Thursday, November 02, 2006

Stem Cell Research & The Media

You likely haven't read it in any of the major newspapers or seen it covered by the CBC, ABC, CBS, Global, CTV, etc..., but there's been a major breakthrough in stem cell research. According to an article by Gudrun Schultz, Scientists in Britain have grown a human liver from stem cells taken from blood from an umbilical cord. In other words, no embryo had to be destroyed; no ethical lines had to be crossed. It was simply good science.

You won't have heard this story likely because there seems to be a very real media bias as regards stem cell research in favor of the mantra that embryonic stem cells provide the "best hope" for scientific breakthroughs. You've likely seen video or heard audio clips of Michael J. Fox's impassioned plea for the passage of a bill that would allow for the expansion of this type of research in order to treat diseases like Parkinson's, from which he suffers. Michael's sincerity is obvious, which makes it all the more important to look at the facts.

Regardless of why those embryos were created - another debate entirely - how do you morally justify their destruction when other alternatives are available? Perhaps the question of the day would be this - why would the mainstream media ignore a scientific breakthrough of this magnitude? This "eureka" type of discovery was covered in London's Daily Mail. These scientists foresee a day when "cord blood from millions of babies born each year is banked, creating a world-wide donor register for liver transplant and dialysis."

Rush Limbaugh's crude accusation that Michael J. Fox was "acting" and exaggerating the effects of his illness are simply a distraction from the real issue: is it a good idea to open a door to questionable scientific practices? My answer is a firm no! Just because we can do something does not mean that we ought to; especially when there is a safe and non-destructive alternative.

According to Schultz: "Research using embryonic stem cells is highly controversial because it requires the destruction of embryos in order to 'harvest' the cells. Further, to this date there has been no success in using embryonic cells to treat any disease or disorder. In contrast, the use of adult stem cells or of cells harvested from umbilical cord blood shortly after the birth of a baby have already been used successfully to treat multiple conditions, including spinal injury and blindness."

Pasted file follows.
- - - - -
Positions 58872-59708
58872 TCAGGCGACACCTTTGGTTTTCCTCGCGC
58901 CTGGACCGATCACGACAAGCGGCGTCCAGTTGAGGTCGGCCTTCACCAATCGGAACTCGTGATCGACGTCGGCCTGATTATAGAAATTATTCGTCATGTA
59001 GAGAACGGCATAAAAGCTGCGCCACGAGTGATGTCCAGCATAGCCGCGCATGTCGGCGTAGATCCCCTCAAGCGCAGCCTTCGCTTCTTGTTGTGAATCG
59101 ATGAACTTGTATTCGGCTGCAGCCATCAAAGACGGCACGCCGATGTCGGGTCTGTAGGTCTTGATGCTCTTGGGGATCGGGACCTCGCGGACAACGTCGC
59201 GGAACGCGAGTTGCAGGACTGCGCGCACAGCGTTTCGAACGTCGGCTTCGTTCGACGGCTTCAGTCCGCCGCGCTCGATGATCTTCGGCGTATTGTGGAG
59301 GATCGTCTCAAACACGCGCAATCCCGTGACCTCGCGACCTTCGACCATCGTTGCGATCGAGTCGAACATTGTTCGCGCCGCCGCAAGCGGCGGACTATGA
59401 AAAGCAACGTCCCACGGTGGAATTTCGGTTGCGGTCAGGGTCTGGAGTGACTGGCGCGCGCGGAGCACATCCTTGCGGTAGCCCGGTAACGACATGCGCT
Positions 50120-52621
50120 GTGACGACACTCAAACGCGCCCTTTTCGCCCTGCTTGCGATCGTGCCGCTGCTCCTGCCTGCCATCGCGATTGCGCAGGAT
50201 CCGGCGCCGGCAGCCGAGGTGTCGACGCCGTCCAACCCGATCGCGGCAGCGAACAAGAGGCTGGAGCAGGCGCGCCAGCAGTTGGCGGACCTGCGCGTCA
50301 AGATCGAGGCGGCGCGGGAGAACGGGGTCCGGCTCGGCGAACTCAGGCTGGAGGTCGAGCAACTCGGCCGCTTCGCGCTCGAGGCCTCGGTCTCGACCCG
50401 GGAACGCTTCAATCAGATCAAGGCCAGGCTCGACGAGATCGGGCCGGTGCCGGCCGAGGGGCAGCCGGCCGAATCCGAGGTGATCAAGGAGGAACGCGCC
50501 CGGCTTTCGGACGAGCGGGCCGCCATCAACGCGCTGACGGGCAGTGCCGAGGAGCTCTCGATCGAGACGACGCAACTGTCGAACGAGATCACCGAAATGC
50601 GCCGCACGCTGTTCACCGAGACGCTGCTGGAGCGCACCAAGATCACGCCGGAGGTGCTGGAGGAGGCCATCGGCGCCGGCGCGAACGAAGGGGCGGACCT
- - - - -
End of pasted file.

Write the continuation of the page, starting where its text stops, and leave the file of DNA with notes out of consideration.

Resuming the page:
The point is this: while Michael J. Fox's condition does tug on the heart strings, it is not a valid argument. Emotion should not - cannot - be allowed to override sound reasoning. One of society's main responsibilities is to defend those who cannot defend themselves. In order to do that we must preserve a healthy respect for human life. Embryos ought not to be created to be destroyed; the U.S. should not open that door, and Canada should not have.

During the reign of our previous Liberal government, Bill C-6 was passed, allowing research on frozen embryos created for in vitro fertilization (IVF) but no longer wanted by the donors. The language of the bill was clear that testing was limited to these embryos. However, already the line has blurred and IVF donors are now being asked to consent to allowing their embryos to be harvested for research - exactly the type of abuse that was feared in the first place. The argument that such legal changes are a "slippery slope" is not mere conjecture, it's history, as Rory Leishman argues in his recent article.

Our culture needs to move off of its trendy pragmatism, and look once again at a moral framework that protects those who are the most vulnerable. We need to stop being lazy intellectually and work through the implications of the decisions we make. The consequences of doing otherwise are frightening indeed.
Post a Comment